Clients from Hell

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October 20, 2014

I was making gift cards for a client’s small fundraiser. I made a gift card and emailed it to her; no problem. She replies back saying thanks.

Ten minutes later, I get a call.

Client: Hi, you know I have to print out three gift cards, but you only sent me one.

Me: It’s just the image. You just print out multiple copies.

Client: But there’s only one gift card. I need three of them.

Me: Since the gift cards are all the same, you can just print it out three times.

Client: But I only have ONE gift card. I need THREE of them!

At this point, I just gave up and emailed her again. This time, I reattached the same file (with slightly different names) three times.

She replied to thank me for churning out two more cards so quickly. 

I had an elderly customer who often commissioned me for the creation of legal forms for his business. He was tired of having to print out paper documents and hand write everything, especially because he had terrible penmanship. I agreed to the work, but was leery of it, because this man hardly knew how to use his PC to access email, let alone download, edit, save and print digital forms.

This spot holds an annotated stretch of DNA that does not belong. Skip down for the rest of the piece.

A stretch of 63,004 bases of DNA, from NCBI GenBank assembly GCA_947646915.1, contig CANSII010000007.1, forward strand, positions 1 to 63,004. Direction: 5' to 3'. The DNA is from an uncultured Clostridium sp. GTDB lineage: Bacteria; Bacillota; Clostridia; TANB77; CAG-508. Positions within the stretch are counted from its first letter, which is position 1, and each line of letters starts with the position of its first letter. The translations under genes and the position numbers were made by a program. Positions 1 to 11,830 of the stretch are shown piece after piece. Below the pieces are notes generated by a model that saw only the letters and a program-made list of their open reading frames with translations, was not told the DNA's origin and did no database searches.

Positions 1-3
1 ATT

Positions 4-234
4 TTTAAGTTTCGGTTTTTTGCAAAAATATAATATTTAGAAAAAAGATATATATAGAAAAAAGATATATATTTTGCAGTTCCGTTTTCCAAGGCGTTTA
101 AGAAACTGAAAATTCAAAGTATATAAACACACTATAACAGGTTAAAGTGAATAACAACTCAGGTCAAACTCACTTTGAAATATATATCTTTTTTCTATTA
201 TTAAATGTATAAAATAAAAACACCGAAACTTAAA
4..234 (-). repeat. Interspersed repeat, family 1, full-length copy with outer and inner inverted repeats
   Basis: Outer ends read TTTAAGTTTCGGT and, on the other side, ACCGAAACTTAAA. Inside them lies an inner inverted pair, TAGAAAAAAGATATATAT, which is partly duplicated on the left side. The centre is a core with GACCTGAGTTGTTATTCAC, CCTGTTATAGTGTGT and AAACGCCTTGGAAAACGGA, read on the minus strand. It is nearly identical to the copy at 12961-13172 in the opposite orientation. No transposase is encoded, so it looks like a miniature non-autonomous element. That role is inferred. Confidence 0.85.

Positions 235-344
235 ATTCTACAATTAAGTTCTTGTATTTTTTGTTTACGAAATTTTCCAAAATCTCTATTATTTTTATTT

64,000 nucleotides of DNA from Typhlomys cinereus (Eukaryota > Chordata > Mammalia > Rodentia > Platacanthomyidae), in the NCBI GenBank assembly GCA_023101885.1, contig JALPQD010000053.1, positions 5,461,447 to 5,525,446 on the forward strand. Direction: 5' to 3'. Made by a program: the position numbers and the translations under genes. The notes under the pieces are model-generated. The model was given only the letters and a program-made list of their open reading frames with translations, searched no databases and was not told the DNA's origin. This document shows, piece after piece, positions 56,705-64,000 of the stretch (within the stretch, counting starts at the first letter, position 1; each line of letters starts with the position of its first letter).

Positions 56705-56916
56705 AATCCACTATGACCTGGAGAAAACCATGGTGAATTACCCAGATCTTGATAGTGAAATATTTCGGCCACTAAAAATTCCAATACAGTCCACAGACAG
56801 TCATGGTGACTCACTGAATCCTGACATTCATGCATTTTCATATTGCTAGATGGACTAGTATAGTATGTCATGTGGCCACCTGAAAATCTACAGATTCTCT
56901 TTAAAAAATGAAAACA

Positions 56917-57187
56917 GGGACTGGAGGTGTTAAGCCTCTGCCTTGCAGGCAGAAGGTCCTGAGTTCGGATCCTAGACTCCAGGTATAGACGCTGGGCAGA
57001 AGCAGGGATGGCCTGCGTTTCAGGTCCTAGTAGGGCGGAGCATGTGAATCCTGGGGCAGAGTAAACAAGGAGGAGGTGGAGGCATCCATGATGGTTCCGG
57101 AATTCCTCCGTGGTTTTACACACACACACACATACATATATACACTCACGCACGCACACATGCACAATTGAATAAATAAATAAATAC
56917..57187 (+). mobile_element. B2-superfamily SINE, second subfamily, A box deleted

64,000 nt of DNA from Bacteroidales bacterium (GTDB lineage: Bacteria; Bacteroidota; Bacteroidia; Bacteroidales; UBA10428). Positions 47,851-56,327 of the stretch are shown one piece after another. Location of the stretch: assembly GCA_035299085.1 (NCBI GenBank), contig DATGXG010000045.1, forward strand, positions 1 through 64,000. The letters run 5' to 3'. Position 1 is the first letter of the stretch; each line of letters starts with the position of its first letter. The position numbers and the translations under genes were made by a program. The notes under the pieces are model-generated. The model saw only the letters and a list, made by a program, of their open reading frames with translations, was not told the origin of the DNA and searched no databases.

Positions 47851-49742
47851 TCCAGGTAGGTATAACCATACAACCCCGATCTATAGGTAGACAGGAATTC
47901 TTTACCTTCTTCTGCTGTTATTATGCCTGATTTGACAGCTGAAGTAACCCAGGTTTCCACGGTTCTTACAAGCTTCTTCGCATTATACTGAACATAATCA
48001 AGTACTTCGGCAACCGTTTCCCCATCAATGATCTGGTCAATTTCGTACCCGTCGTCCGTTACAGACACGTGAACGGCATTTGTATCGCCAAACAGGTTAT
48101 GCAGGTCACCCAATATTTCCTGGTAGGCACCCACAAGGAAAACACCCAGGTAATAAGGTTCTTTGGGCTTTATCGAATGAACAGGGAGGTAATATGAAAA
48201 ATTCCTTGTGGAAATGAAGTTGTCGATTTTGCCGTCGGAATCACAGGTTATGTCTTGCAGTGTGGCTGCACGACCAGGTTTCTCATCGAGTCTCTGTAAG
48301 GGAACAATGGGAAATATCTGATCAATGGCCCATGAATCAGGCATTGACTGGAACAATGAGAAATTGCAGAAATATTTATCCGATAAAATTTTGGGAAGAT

One day, I got a call from him regarding the most recent file we’d created. I had sent it to his email with instructions on how to download the attachment, save it and use it for his business — none of which he read, apparently.

Me: Can you tell me what’s showing up on your screen right now?

Client: It’s my document.

Me:  Err, okay, but I need to know if there are any error messages, if anything looks strange, if anything’s missing from the document… 

Client: I don’t know! It’s my document and I can’t edit it, and my tech guy says you can’t edit PDF files!

After some time troubleshooting the problem, I figure out that he’s ignored the instructions I gave him and clicked “preview document” in his email instead.

I told him that I’m going to give him some instructions over the phone to solve the issue, and if he follows them, the problem will be solved in no time. He agreed, and I started from downloading the attachment, all the way to saving a copy of the downloaded document with a test file name so that he could learn how to do this for future reference.